If at First You Don't Succeed, Show Your Baby Again [Scientific American]

child learning from parent (U.S. Air Force photo/Tech. Sgt. Chyrece Campbell)
September 21, 2017

"Infants who saw a researcher keep at a difficult task tried harder themselves

By Yasemin Saplakoglu

Opening a jar of pickles should not be that difficult. And while you are busy mumbling, grimacing, hopping on one foot and holding the jar against your hip until the lid pops open, a young brain may be analyzing the spectacle and learning from it.

Researchers at Massachusetts Institute of Technology have found infants who watched an adult struggle and then succeed at something were more likely to show perseverance themselves when faced with a completely different task.

Previous research has shown babies can imitate actions and learn concepts from a few examples. The new study, published Thursday in Science, found babies can also infer values—such as when it is worth it to keep trying—from adults’ behaviors. “The kinds of inferential mechanisms that babies use to learn concepts or things about the world, they can also use and learn to change how they act in the world,” says Laura Schulz, a cognitive scientist at MIT and senior author of the study. “We don’t realize how much babies are watching us and drawing inferences from our behavior.”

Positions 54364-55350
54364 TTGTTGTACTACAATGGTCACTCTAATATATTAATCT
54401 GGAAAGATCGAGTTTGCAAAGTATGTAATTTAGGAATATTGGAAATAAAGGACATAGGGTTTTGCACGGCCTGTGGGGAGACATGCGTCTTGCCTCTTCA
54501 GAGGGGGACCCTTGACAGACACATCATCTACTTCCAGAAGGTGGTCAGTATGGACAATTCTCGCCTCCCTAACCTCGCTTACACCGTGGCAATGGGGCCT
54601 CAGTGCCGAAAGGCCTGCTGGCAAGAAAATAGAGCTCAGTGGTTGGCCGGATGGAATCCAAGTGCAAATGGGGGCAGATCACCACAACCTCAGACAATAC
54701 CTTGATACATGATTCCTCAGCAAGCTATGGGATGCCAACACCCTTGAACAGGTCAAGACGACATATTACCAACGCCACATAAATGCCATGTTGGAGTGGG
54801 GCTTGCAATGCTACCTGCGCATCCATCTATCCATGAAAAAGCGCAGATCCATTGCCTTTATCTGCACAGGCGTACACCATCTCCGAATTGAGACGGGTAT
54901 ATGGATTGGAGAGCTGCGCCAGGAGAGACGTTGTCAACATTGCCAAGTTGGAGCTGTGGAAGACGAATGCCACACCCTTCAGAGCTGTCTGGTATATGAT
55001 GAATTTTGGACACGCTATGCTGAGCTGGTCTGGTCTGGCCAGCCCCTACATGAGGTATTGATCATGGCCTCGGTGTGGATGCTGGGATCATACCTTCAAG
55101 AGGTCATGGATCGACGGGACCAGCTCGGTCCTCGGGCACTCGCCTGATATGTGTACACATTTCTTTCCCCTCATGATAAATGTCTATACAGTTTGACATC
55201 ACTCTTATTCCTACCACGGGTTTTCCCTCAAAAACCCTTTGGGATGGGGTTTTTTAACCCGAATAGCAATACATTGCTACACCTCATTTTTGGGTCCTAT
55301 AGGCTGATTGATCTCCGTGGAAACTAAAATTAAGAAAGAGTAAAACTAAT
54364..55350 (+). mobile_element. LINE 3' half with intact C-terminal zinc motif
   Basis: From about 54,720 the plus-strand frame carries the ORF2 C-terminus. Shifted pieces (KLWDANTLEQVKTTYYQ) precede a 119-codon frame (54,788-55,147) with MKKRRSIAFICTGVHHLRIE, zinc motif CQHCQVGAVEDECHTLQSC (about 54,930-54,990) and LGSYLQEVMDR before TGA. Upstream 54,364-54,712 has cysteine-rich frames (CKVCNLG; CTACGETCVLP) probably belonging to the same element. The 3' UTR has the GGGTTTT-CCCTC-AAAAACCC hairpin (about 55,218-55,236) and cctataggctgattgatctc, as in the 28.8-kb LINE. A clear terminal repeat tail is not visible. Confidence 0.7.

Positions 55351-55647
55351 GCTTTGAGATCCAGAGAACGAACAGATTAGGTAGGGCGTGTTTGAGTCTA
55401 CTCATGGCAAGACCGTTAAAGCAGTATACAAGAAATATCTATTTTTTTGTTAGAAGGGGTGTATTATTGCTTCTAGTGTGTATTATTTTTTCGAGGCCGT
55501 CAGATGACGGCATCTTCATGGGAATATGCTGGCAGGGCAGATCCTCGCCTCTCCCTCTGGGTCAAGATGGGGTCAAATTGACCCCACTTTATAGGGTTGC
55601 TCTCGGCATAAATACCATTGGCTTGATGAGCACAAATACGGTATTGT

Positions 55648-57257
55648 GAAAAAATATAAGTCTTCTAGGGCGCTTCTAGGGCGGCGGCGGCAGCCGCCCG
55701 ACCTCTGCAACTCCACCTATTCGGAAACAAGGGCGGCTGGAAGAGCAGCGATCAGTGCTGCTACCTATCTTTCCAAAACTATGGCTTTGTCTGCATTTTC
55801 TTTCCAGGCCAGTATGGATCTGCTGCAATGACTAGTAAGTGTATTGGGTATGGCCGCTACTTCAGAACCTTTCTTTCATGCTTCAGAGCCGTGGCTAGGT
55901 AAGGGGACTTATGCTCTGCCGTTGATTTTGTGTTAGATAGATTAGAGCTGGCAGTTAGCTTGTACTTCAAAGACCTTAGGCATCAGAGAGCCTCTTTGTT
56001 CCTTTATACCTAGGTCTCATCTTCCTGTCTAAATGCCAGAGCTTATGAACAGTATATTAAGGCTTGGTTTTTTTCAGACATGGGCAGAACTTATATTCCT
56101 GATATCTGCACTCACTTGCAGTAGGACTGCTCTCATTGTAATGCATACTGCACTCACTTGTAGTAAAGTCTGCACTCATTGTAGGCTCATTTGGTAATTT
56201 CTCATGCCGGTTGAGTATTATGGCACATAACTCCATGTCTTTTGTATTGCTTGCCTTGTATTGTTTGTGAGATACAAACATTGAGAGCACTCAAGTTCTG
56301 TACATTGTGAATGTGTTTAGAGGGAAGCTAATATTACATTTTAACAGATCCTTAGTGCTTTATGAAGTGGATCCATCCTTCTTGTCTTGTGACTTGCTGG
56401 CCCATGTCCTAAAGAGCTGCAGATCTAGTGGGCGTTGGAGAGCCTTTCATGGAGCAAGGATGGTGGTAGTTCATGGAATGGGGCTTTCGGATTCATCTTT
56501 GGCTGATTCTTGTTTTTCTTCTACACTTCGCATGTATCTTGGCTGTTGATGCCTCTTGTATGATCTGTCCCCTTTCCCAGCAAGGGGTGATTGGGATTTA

Read the full story on Scientific American's website using the link below.

Associated CBMM Pages: